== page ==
Who is New Zealand’s head of state?

This isn’t surprising, the Queen has little to do with Aotearoa in practical terms. Officially:

The Queen of New Zealand’s formal title is: Elizabeth the Second, by the Grace of God, Queen of New Zealand and Her Other Realms and Territories, Head of the Commonwealth, Defender of the Faith.

In the Maori language, The Queen is known as Kotuku, which means “the white heron”, a cherished bird rarely seen in New Zealand.

That’s appropriate in one way – the Queen is rarely seen in New Zealand. She has visited here ten times in nearly seventy years, the last time in 2002 (as part of the commemoration of her Golden (50th) Jubilee so it was about her, not us).

So if you want to see the Queen you have to got to the other side of the world, and then will struggle to get a sight of her.

It’s a lot easier to go to Whataroa to a White Heron Sanctuary:

We offer the only tour to New Zealand’s one and only White Heron (Kotuku) nesting site.

Located on the West Coast of the South Island 30 km north of Franz Josef Glacier, 100 km south of Hokitika, Whataroa is the start point for White Heron Sanctuary Tours.

I’ve been there, it was a great experience. You go by jet boat downriver to the coast, change over to quieter boat to go to the sanctuary where there are kotuku and spoonbills as well as shags.

I’ve never been to see the Queen, nor any of her family, I have had no interest in doing that.

 

Bland, emotionless Christmas message from the Queen

I watched Queen Elizabeth give her Christmas speech for the first time for many years last night – actually I didn’t, I watched a replay of what was recorded prior, along with edited in video.

Queen Elizabeth II Delivers Her Christmas Speech

The Queen delivered her speech without any sign of emotion. It was bland, with the probable highlights for some being nods to celebrity style events involving ‘my family’. I’m not sure if Prince Philip is still alive, I think so, but he didn’t get a mention.

The speech broadcast started and ended with an all-male chorister and boys choir over-singing some songs in another opulent environment.

Summary from Global News: Queen’s Christmas Message 2018

Queen Elizabeth II delivers her annual Christmas message. The Queen reflected on a year of centenaries including the Armistice and the busy year in the royal family from weddings to children and how faith, family, and friendship continue to be a comfort and reassurance in a world filled with paradoxes.

BBC: The Queen’s Christmas message 2018

The Queen has said the Christian message of “peace on earth and goodwill to all” is “needed as much as ever”, in her Christmas Day broadcast.

She also emphasised the importance of people with opposing views treating each other respectfully.

Riveting and inspirational, not.

Town & Country:  Queen Elizabeth’s Christmas Message Reflects on the Royal Family’s ‘Busy Year’

As is tradition, Queen Elizabeth II addressed her people this afternoon, sharing her annual Christmas message.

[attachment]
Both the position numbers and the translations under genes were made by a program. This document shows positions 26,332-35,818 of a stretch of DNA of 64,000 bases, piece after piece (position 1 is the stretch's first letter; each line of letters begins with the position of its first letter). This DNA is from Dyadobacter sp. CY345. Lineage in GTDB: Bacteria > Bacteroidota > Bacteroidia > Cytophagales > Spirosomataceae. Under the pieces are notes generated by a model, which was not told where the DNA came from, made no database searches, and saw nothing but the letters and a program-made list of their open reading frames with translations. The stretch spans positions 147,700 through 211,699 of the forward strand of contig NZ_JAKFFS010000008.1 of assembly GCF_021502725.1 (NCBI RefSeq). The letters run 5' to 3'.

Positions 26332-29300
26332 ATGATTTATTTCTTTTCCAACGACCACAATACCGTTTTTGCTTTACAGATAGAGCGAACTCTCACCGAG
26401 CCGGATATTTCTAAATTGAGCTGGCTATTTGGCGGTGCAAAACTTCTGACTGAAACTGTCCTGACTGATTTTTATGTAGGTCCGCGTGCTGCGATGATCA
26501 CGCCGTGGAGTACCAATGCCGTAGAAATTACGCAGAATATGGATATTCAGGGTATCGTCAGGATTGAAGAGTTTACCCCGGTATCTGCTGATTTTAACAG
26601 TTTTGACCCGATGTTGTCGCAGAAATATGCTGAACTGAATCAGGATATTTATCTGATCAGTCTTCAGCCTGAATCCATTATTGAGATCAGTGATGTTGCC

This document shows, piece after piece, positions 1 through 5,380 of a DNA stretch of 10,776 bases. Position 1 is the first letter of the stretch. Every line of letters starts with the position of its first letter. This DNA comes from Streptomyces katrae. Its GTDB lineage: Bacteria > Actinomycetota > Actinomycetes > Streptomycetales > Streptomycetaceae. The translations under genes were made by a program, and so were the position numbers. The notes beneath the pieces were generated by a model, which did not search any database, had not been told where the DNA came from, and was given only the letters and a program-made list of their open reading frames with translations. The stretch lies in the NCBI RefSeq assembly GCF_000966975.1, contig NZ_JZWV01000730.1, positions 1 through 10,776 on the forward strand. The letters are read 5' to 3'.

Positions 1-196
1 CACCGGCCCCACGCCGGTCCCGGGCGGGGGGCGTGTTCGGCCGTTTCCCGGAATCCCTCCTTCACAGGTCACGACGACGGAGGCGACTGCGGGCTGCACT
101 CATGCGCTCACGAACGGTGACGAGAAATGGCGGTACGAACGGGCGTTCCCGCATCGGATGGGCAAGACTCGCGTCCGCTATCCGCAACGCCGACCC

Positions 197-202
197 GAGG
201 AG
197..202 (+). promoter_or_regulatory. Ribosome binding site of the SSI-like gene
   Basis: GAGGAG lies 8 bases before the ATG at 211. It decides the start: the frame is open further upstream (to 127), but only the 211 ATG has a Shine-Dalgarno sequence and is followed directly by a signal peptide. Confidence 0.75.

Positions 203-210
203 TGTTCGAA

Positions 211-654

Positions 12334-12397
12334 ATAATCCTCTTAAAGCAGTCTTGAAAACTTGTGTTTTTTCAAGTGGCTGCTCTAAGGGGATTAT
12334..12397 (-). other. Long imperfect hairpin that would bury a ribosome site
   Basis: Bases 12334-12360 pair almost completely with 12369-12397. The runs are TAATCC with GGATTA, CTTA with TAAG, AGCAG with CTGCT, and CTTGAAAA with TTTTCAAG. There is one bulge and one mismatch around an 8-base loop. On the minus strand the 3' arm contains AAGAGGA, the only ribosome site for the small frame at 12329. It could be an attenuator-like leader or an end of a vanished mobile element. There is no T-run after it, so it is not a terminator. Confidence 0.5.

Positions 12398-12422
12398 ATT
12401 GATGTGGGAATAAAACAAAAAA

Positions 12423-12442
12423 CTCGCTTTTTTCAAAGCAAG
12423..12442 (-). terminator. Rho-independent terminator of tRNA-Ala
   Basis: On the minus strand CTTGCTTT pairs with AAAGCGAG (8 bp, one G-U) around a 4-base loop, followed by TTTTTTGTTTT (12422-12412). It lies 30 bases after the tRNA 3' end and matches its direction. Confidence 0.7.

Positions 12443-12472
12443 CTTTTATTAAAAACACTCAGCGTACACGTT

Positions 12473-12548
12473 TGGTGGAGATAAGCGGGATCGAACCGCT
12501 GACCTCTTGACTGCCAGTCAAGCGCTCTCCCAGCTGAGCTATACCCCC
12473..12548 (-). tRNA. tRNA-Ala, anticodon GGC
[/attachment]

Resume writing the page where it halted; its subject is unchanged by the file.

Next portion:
I guess I qualify as one of ‘her people’ but I don’t feel any connection to her and her privileged life of opulence and show.

In the speech, the British monarch reflected on the royal family’s busy year, recognizing the weddings of Prince Harry and Meghan Markle and Princess Eugenie and Jack Brooksbank, as well as the births of her two great-grandchildren, Prince Louis and Lena Tindall, and Prince Charles’s 70th birthday.

She also called out the 100th anniversary of the end of World War I, remembering her father’s time in the military and honoring all of those who serve. But perhaps most impactful was the Queen’s plea for kindness and respect in our modern society.

“Even with the most deeply held differences, treating the other person with respect and as a fellow human being is always a good first step towards greater understanding,” she said.

“Even the power of faith which frequently inspires great generosity and self-sacrifice can fall victim to tribalism. But through the many changes I have seen over the years: faith, family, and friendship have been not only a constant for me, but a source of personal comfort and reassurance.”

This was just a traditional place holder. Not something that impresses me, but some people like this sort of thing, so here it is.

 

Her Majesty’s Official Birthday

Queen Elizabeth was born on 21 April 1926, but for some reason her ‘Official Birthday’ is about now in the United Kingdom.

 

Buckingham Palace news underwhelming

There has been a lot of speculation about something apparently brewing  at Buckingham Palace.

The BBC has eventually reported: Buckingham Palace meeting ‘not about health of Queen or Prince Philip’

A meeting of household staff called at Buckingham Palace is not a cause for concern, the BBC understands.

The BBC’s royal correspondent Peter Hunt understands the meeting is not about the health of either the Queen or Duke of Edinburgh.

Officials at the palace have not said what this morning’s meeting, reported to involve all senior staff from across the UK, is about.

Such internal royal meetings usually happen about once a year.

The Queen and Prince Philip both fulfilled engagements on Wednesday.

The Queen met Prime Minister Theresa May at Buckingham Palace to formally agree the dissolution of parliament ahead of the general election, while Prince Philip attended Lord’s Cricket Ground to open a new stand.

Has this story grown out of all proportion relative to it’s importance?

It’s quite funny to see how much attention has been given to not yet news.

UPDATE: a 95 year old is retiring.

BBC: Duke of Edinburgh to retire from royal duties

Prince Philip, husband of Queen Elizabeth II, to retire from royal duties in the autumn, Buckingham Palace says

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UK & Europe – Maundy Thursday

Topics about the UK, EU and Europe.

UK-EU


Missy posts from London:

I know many on here don’t care about the Royal Family – or christianity, but I do love the traditions around both, and Maundy Thursday is one such tradition.

Today HM went to Leicester Cathedral to dispense coins for Maundy Thursday – though these days they are not a case of distributing coins to the poor, but rather a ceremony of dispensing especially minted coins to those specially selected who serve the community.

The Queen has now conducted Maundy service in every Anglican Cathedral.

http://www.telegraph.co.uk/news/2017/04/13/smiling-queen-charms-maundy-money-recipients-leicester-cathedral/